American Cruise Lines Orders Three Newbuilds as Domestic Cruising Grows

American Cruise Lines
Chesapeake Shipbuilding with one of ACL's ship under construction and a tug. The yard also builds inland vessels. (Chesapeake Shipbuilding)

Published Jun 13, 2024 6:42 PM by The Maritime Executive


The domestic inland and coastal cruising market is following the same trends as the overall cruise business showing strong growth. American Cruise Lines, which is the largest small ship and river cruise operator in the U.S. is working to further expand its market share and grow domestic cruising reporting it will build three more cruise ships and bring its total to seven new ships due to enter service by 2026.

“The domestic cruise industry is the healthiest it has ever been,” said Charles B. Robertson, President & CEO of American Cruise Lines. “Demand for modern river products, new small ships, and unique exploration in the U.S.A. continues to grow. That demand is powered by destinations brimming with history and ships that provide the best onboard experience in the world.”

Started by his late father Charles A. Robertson, the company traces its roots to 1972. They highlight that it is an all-American operation sailing to destinations primarily along the U.S. East Coast, Florida, the Mississippi River area, and the Pacific Northwest. The company has grown and recently introduced the design standards of ocean cruise ships to its small ship fleet. In 2024, ACL is operating 19 ships, which accommodate between 90 and 180 passengers, and cruise more than 50 U.S. itineraries.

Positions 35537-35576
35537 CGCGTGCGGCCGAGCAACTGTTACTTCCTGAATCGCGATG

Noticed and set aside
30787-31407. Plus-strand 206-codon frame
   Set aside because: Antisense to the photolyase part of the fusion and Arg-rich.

The seven ship orderbook will include six smaller vessels in the company’s Project Blue series. The class launched in 2023 with two 100-passenger “Coastal Cats,” American Eagle and American Glory, and will be followed in 2024 by the American Liberty and American Legend. The design features a unique catamaran bow and was developed for access to smaller destinations along the coast. 

ACL announced in April 2024 a new variation of slightly larger vessels as the fifth and six in the Project Blue series which will have accommodations for 125 passengers. To be named American Patriot and American Pioneer, the ships are due in 2025 and will have a traditional bow instead of the semi-catamaran of the other ships in the class.

The company reports it will also build another of its larger American Riverboat class of vessels. It will be similar to its award-winning sisterships but will feature several new design elements for river cruising. Details for three of the seven new ships they will build are yet to be announced. All seven new ships will be built by Chesapeake Shipbuilding in Salisbury, Maryland, which was founded by Charles A. Robertson in 1980. 

The additional orders come after ACL acquired four river cruise boats from the bankrupt Hornblower subsidiary American Queen Voyages. Subsequently, American Cruise Lines sold two of the paddlewheeler riverboats, American Duchess and American Countess, which had been converted into cruise ships from gambling barges, for scrap. The American Queen, which was the largest river paddlewheeler ever built with accommodations for 436 passengers, is reported to need costly technical work. American Cruise Line said it would explore donating the vessel although recent reports infer it has also been moved to a recycling yard. Future opportunities for the American Empress were reportedly still being explored.

American Cruise Lines plans to operate 21 small ships in 2025, and 24 ships in 2026. All the ships will be exclusively sailing U.S. itineraries along U.S. rivers and coasts.